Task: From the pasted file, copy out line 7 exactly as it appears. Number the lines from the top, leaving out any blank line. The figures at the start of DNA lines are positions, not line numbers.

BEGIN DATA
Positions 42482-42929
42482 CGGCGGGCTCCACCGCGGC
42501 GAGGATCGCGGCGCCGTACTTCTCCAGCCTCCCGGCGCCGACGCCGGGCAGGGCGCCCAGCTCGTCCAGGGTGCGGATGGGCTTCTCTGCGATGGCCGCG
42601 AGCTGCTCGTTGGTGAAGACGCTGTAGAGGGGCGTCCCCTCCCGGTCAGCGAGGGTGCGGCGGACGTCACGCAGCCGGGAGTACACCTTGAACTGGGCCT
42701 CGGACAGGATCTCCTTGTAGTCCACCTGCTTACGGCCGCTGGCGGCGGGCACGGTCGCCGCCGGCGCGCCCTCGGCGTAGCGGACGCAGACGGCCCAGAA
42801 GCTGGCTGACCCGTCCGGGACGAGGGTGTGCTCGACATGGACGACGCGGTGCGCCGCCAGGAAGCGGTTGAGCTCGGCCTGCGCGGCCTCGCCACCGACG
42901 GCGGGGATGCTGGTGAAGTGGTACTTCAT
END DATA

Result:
42901 GCGGGGATGCTGGTGAAGTGGTACTTCAT